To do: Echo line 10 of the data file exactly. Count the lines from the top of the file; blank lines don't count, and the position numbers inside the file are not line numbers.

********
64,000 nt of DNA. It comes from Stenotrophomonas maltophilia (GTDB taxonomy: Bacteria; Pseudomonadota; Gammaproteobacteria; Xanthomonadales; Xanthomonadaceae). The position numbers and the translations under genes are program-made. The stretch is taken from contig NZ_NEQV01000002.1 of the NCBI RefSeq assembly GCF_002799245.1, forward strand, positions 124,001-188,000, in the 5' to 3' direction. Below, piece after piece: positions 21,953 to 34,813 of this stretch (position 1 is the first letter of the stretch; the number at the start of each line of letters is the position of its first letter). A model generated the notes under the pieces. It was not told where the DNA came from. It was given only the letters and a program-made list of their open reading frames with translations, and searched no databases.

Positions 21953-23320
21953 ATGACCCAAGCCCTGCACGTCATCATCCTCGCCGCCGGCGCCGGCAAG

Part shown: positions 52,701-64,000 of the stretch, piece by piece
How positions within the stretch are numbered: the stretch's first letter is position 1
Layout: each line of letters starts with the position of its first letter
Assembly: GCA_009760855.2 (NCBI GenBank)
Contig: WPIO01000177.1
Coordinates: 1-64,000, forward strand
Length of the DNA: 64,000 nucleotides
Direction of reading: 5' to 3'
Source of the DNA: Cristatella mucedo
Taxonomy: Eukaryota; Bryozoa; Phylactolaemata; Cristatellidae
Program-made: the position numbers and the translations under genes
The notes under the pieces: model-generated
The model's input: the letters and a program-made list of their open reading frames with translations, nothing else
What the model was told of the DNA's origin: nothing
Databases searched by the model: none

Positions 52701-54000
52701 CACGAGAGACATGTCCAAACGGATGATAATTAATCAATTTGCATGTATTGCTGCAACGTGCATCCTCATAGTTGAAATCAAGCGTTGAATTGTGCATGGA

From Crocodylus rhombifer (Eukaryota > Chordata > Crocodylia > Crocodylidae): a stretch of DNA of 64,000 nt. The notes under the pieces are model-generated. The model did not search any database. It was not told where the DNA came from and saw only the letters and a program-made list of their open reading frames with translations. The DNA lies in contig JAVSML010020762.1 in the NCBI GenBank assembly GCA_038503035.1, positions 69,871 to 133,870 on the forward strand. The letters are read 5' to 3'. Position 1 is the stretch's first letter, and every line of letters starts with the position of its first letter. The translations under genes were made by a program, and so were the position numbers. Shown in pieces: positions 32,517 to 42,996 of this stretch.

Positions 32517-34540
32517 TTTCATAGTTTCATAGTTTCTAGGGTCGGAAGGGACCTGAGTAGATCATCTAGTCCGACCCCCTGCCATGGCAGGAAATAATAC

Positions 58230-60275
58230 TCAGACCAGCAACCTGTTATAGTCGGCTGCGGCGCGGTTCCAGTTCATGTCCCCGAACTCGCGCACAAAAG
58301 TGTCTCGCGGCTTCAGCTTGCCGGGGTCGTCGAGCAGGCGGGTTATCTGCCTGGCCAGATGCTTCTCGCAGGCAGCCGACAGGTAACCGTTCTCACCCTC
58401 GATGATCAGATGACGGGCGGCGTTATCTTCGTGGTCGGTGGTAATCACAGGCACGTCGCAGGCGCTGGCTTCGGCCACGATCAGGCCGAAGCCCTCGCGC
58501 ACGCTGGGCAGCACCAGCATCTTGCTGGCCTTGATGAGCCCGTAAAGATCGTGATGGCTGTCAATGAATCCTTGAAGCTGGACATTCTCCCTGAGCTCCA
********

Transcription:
Length of the DNA: 64,000 nucleotides